SHAEF headquarters, Ramsay, who was more concerned than their own generals about the problems facing the Canadians, complained to Eisenhower that the Canadians were having to ration ammunition as Montgomery had made the retention of the Arnhem salient his main priority. After Ramsay had raised the matter with Eisenhower, the latter informed Montgomery on or about 9 October that 'the supreme importance of Antwerp. It is reported to me this morning by the Navy that the Canadian Army will not repeat not be able to attack until 1 November unless immediately supplied with ammunition.' Montgomery replied that 'Request you will ask Ramsay from me by what authority he makes wild statements to you concerning my operations about which he can know nothing repeat nothing…there is no repeat no shortage of ammunition…The operations are receiving my personal attention.'
Model, the commander of Heeresdgruppe 'B', ordered that 'The corridor to Walcheren will be kept open at any price; if necessary, it will be regained by forces ruthlessly detached from other sectors.' A tough commander and ruthless Nazi fanatic known for his devotion to Hitler, was called 'the Führer’s fireman' because he was given the most difficult tasks by Hitler. Model sent Generalmajor Gerhard Franz’s 256th Volksgrenadierdivision and a few companies of assault guns to allow the release of the Kampfgruppe 'Chill', a 'fire brigade' unit comprising Major Dr Friedrich August Freiherr von der Heydte’s (later Oberst Fritz Hencke’s) 6th Fallschirmjägerregiment and assault gun companies. On 10 October, the Royal Regiment of Canada launched a surprise attack against the German lines at Woensdrecht, but for the next days was engaged in heavy fighting against counterattacks by the Kampfgruppe 'Chill'. Foulkes, the commander of the Canadian 2nd Division, sent the Black Watch of Canada to support the Royal Regiment. The German forces at Woensdrecht greatly outnumbered the Canadians and, had he known this fact, Model might have launched a counter-offensive. Instead he employed attrition tactics by making piecemeal counterattacks. During this time, the war diaries of the Royal Hamilton Light Infantry noted 'many snipers in the houses and hedges' had been encountered while the weather was 'cold and wet with high winds. Floods rising again.'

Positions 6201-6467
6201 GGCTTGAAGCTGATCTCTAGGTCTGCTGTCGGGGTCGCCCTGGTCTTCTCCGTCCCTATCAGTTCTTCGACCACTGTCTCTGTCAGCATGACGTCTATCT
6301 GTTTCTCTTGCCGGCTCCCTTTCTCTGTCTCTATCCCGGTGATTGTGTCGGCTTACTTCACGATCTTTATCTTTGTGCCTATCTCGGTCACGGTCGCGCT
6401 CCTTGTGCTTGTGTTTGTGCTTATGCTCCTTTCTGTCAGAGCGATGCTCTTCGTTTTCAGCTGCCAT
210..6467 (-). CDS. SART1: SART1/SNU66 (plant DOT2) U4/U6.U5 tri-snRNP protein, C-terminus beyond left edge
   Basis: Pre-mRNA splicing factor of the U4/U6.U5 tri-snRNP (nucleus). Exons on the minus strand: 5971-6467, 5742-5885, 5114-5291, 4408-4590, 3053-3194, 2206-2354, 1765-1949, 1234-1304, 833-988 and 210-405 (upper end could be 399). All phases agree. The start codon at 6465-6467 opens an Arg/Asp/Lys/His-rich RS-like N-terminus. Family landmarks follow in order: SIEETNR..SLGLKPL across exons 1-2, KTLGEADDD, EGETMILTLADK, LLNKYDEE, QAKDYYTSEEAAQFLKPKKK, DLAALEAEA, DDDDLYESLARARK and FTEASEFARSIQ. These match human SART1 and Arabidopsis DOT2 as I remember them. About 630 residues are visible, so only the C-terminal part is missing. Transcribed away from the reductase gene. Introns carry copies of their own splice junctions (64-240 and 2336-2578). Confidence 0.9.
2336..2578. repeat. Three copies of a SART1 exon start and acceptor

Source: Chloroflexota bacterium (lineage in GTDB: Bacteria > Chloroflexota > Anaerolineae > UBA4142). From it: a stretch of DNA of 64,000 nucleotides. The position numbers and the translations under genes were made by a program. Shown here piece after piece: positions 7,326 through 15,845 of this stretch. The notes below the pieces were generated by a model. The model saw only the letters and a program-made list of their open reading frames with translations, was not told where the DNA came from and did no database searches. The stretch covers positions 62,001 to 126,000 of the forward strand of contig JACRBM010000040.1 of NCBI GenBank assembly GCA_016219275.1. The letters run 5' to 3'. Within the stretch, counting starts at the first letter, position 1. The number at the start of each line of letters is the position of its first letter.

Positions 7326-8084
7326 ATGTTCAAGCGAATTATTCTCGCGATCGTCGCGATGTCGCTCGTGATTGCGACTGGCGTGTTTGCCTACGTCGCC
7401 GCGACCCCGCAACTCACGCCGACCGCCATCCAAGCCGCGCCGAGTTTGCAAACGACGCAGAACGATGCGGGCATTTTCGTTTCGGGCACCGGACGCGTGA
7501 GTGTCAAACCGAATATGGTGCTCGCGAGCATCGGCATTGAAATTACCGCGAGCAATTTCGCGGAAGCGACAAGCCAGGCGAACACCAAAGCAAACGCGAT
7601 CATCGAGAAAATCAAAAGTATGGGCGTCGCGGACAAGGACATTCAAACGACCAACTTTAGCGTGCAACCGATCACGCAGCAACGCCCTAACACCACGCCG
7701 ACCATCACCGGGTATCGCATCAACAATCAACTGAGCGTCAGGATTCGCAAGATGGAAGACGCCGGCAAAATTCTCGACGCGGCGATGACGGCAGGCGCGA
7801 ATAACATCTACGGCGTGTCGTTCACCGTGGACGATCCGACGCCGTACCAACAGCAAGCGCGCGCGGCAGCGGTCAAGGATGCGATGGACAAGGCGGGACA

Simonds had planned to commit the Canadian 4th Armoured Division to aid the Canadian 3rd Division in the clearance of the 'Breskens Pocket', but problems faced by the Canadian 2nd Division forced Simonds to start detaching units from the Canadian 4th Armoured Division on a piecemeal basis. On 9 October, the South Alberta Regiment was ordered to 'protect the right flank of 2 Division and prevent infiltration between 2 Div and 1 Polish Armd. Div'. On the following day, Simonds ordered Foster, commander of the Canadian 4th Armoured Division, 'to send 4 Cnd Armd Bde to the Antwerp area at the rate of one get a day, beginning 11 Oct'.